If neutrinos really do travel at a velocity slightly higher than the speed of light, we have a measurement that challenges Einstein, a fact that explains the intense interest in explaining the results at CERN that we discussed on Friday. I think CERN is taking exactly the right approach in dealing with the matter with caution, as in this statement from a Saturday news release:

…many searches have been made for deviations from Einstein’s theory of relativity, so far not finding any such evidence. The strong constraints arising from these observations make an interpretation of the OPERA measurement in terms of modification of Einstein’s theory unlikely, and give further strong reason to seek new independent measurements.

And this is followed up by a statement from CERN research director Sergio Bertolucci:

“When an experiment finds an apparently unbelievable result and can find no artifact of the measurement to account for it, it’s normal procedure to invite broader scrutiny, and this is exactly what the OPERA collaboration is doing, it’s good scientific practice. If this measurement is confirmed, it might change our view of physics, but we need to be sure that there are no other, more mundane, explanations. That will require independent measurements.”

All this is part of the scientific process, as data are sifted, results are published, and subsequent experiments either confirm or question the original results. I’m glad to see that the supernova SN 1987A has turned up here in comments to the original post. The supernova, which exploded in February of 1987 in the Large Magellanic Cloud, was detected by the “Kamiokande II” neutrino detector in the Kamioka mine in Japan. It was also noted by the IMB detector located in the Morton-Thiokol salt mine near Fairport, Ohio and the ‘Baksan’ telescope in the North Caucasus Mountains of Russia.

Neutrinos scarcely interact with matter, which means they escape an exploding star more quickly than photons, something the SN 1987A measurements confirmed. But SN 1987A is 170,000 light years away. If neutrinos moved slightly faster than the speed of light, they would have arrived at the Earth years — not hours — before the detected photons from the supernova. The 25 detected neutrinos were a tiny fraction of the total produced by the explosion, but their timing matched what physicists believed about their speed. The OPERA result, in other words, is contradicted by an experiment in the sky, and we have a puzzle on our hands, one made still more intriguing by Friday’s seminar at CERN, where scientists like Nobel laureate Samuel Ting (MIT) congratulated the team on what he called an ‘extremely beautiful experiment,’ one in which systematic error had been carefully checked.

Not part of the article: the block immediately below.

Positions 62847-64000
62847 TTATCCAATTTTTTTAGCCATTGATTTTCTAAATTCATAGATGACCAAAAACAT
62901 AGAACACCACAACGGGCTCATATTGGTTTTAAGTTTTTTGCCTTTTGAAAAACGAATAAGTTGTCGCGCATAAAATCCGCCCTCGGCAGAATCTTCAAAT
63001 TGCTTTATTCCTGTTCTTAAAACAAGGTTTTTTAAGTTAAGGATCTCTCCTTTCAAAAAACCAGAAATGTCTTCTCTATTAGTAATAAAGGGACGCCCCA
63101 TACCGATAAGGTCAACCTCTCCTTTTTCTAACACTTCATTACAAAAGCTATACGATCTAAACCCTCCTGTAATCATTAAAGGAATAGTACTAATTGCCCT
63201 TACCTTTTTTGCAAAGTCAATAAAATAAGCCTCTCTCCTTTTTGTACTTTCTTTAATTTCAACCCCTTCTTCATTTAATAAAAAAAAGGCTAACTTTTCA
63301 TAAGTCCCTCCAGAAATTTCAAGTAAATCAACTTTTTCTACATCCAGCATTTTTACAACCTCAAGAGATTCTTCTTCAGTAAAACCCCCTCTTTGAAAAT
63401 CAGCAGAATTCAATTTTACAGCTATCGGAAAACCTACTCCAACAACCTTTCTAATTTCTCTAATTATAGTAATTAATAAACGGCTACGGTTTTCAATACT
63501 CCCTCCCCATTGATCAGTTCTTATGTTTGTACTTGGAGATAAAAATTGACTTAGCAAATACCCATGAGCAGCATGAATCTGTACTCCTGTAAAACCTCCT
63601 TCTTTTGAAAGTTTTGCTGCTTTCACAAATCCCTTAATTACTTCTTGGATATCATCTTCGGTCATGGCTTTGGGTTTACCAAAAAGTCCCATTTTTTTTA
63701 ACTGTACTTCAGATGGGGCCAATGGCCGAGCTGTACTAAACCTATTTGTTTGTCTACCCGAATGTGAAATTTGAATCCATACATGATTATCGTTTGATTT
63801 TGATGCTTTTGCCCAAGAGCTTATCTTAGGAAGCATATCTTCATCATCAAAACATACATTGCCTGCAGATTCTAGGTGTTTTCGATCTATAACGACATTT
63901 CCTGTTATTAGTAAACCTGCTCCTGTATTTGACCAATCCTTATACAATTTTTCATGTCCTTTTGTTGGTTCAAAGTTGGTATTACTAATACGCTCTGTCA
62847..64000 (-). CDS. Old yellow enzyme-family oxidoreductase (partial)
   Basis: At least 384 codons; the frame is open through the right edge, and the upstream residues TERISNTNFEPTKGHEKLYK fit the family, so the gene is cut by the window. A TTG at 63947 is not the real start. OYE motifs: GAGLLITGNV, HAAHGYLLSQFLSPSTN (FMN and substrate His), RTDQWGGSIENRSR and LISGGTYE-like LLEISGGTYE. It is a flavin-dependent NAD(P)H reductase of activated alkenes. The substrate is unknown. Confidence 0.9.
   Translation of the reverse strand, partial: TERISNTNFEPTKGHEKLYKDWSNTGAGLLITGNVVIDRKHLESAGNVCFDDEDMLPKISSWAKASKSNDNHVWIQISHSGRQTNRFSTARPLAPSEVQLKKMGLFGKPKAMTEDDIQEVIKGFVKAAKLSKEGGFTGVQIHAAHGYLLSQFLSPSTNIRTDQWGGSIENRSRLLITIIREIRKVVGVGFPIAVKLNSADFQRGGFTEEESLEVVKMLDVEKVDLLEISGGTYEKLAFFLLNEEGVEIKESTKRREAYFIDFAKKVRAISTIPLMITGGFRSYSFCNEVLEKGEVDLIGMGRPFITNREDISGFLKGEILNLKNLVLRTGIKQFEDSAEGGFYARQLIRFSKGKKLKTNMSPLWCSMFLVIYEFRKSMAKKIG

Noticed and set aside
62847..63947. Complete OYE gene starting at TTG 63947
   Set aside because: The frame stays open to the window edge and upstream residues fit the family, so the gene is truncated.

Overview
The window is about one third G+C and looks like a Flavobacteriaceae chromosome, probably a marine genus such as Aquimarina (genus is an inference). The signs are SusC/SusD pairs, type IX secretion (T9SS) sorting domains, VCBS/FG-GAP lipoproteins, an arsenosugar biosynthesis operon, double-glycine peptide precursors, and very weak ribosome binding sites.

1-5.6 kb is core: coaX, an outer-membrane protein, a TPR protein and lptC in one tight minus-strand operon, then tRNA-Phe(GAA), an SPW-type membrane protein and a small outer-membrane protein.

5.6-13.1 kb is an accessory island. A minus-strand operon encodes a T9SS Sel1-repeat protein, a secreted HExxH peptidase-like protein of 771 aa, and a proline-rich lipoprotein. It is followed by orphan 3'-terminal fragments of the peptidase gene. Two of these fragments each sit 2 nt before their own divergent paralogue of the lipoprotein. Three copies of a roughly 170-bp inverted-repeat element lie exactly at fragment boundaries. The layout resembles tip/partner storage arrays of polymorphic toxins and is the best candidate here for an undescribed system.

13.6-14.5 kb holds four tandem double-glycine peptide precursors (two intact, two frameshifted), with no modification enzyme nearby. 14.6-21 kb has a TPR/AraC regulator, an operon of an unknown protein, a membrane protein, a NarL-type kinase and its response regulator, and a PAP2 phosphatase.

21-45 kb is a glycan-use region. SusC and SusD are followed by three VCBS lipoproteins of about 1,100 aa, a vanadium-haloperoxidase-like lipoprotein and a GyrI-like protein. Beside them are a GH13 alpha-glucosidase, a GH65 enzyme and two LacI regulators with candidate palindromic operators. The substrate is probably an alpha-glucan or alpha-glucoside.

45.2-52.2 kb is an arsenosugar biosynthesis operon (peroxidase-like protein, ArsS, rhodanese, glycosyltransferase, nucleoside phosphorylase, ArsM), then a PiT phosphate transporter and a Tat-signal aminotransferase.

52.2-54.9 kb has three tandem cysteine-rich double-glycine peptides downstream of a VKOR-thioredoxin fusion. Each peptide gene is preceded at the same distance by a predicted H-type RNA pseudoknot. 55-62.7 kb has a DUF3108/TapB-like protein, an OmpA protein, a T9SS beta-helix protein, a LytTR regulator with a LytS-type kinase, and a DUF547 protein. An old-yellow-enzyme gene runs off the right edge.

Image: In February 1987, light from the brightest stellar explosion seen in modern times reached Earth — supernova SN1987A. This Hubble Space Telescope image from the sharp Advanced Camera for Surveys taken in November 2003 shows the explosion site over 16 years later. Supernova SN1987A lies in the Large Magellanic Cloud, a neighboring galaxy some 170,000 light-years away. That means that the explosive event – the core collapse and detonation of a star about 20 times as massive as the Sun – actually occurred 170,000 years before February 1987. Credit: P. Challis, R. Kirshner (CfA), and B. Sugerman (STScI), NASA.

It’s true that OPERA was working with a large sample — some 16000 neutrino interaction events — but skepticism remains the order of the day, because as this New Scientist story points out, there is potential uncertainty in the neutrinos’ departure time, there being no neutrino detector at the CERN end. As for the GPS measurements, New Scientist labels them so accurate that they could detect the drift of the Earth’s tectonic plates. Can we still tease out a systematic error from the highly detailed presentation and paper produced by the CERN researchers? They themselves are cautious, as the paper makes clear:

Despite the large significance of the measurement reported here and the stability of the analysis, the potentially great impact of the result motivates the continuation of our studies in order to investigate possible still unknown systematic effects that could explain the observed anomaly. We deliberately do not attempt any theoretical or phenomenological interpretation of the results.

A prudent policy. Let’s see what subsequent experiments can tell us about neutrinos and their speed. The paper is The OPERA Collaboration, “Measurement of the neutrino velocity with the OPERA detector in the CNGS beam,” available as a preprint.